2019 METRIC NMR and X-ray Crystallography Workshop
May 22, 2019 Talley Student Union – Room 3285
8:15 AM Registration
8:30 AM Welcome.
8:45 AM Dr. Andrew N. Lane, Center for Environmental and Systems Biochemistry, University of Kentucky
Stable Isotope Resolved Metabolomics for Cancer Biochemistry- the NMR View
Stable Isotope Resolved Metabolomics (SIRM) is an approach that determines isotope and istopologue distributions downstream of an enriched precursor administered to the cells, tissue or organism. This enables reconstruction of pathway utilization and response to external perturbations, and provides the raw material for flux analyses. Despite its modest sensitivity, NMR has several desirable features including the ability to determine structures, atomic level details of labeling, isotope editing capabilities and accurate quantification in unfractionated mixtures. New developments in multiple labeling and isotope editing schemes will be presented, in the context of cancer biochemistry.
9:45 AM Dr. Robert London, NMR Group Leader, Genome Integrity and Structural Biology Laboratory. National Institute of Environmental Health Sciences
Structural Maturation of HIV-1 Reverse Transcriptase—A Metamorphic Solution to Genomic Instability
There has been a steadily increasing appreciation of the fact that the relationship between protein sequence and structure is often sufficiently ambiguous to allow a single sequence to adopt alternative, stable folds. Living organisms have been able to utilize such metamorphic proteins in remarkable and unanticipated ways. HIV-1 reverse transcriptase is among the earliest such proteins identified and remains a unique example in which a functional heterodimer contains two, alternatively folded polymerase domains. Structural characterization of the p66 precursor protein combined with NMR spectroscopic and molecular modeling studies have provided insights into the factors underlying the metamorphic transition and the subunit-specific programmed unfolding step required to expose the protease cleavage site within the ribonuclease H domain, supporting the conversion of the p66 precursor into the mature p66/p51 heterodimer. In the human immunodeficiency virus, the use of a metamorphic reverse transcriptase provides an effective strategy for minimizing the size of its relatively unstable RNA genome while maintaining functionality.
10:30 AM Break
10:45 AM Dr. Flora Meilleur, Molecular & Structural Biochemistry, North Carolina State University & Neutron Sciences Directorate, Oak Ridge National Laboratory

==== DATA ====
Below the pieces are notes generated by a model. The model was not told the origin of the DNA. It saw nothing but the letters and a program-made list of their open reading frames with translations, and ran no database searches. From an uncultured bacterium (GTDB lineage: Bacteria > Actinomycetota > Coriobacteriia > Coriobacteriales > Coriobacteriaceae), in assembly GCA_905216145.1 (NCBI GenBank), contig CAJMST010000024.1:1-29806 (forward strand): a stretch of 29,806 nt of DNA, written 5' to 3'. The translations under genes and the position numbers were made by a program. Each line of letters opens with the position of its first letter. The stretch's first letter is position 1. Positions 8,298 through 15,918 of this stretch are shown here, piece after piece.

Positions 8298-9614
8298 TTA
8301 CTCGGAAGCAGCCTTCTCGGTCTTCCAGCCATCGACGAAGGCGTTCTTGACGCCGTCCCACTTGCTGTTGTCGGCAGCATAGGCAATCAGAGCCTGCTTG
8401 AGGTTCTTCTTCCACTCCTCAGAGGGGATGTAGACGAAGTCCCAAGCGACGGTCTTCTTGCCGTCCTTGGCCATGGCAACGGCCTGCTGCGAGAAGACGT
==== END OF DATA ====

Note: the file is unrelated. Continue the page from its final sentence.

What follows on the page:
Toward Elucidating The Mechanism Of Lytic Polysaccharide Monooxygenases: Chemical Insights from X-ray and Neutron Crystallography
Fungal lytic polysaccharide monooxygenases (LPMOs) have been intensely studied since their first characterization in 2010 as a unique class of copper enzymes capable of oxidizing carbohydrates. Academic and insdutrial research efforts are conducted worldwide to understand how LPMOs accelerate the breakdown of recalcitrant cellulose. The Meilleur lab combines insights from X-ray and neutron cystallographic structures and computational analyses to elucidate the enzymatic mechanism of LPMOs. LPMOs require the input of two electrons and of one oxygen molecule (O2 or H2O2) to achieve hydroxylation of one carbon in the glycosidic bond. Our lab focuses on three poorly understood aspects of the LPMO’s reaction mechanism: 1) What are the structural determinants of O2 and H2O2 binding? 2) How do conserved second shell residues contribute to activity? 3) Does the O2 based mechanism follow a superoxyl, hydroperoxyl or oxyl catalytic pathway? The ability to pinpoint hydrogen atoms to determine protonation states at and around the active site through the catalytic pathway is key to decipher the chemistry catalyzed by LPMOs. To achieve this, we combine high resolution X-ray and neutron protein crystallography to deliver precise, all atom structures of key reaction intermediates that can reveal i) the positions and interactions of all hydrogen atoms in the enzyme, ii) atomistic details of the active site without perturbing the metal oxidation state, and iii) the chemical nature of the activated dioxygen species coordinated to the active site copper. In this talk, we will discuss our recent X-ray and neutron crystallographic studies that provide new insights into the LPMO mechanism.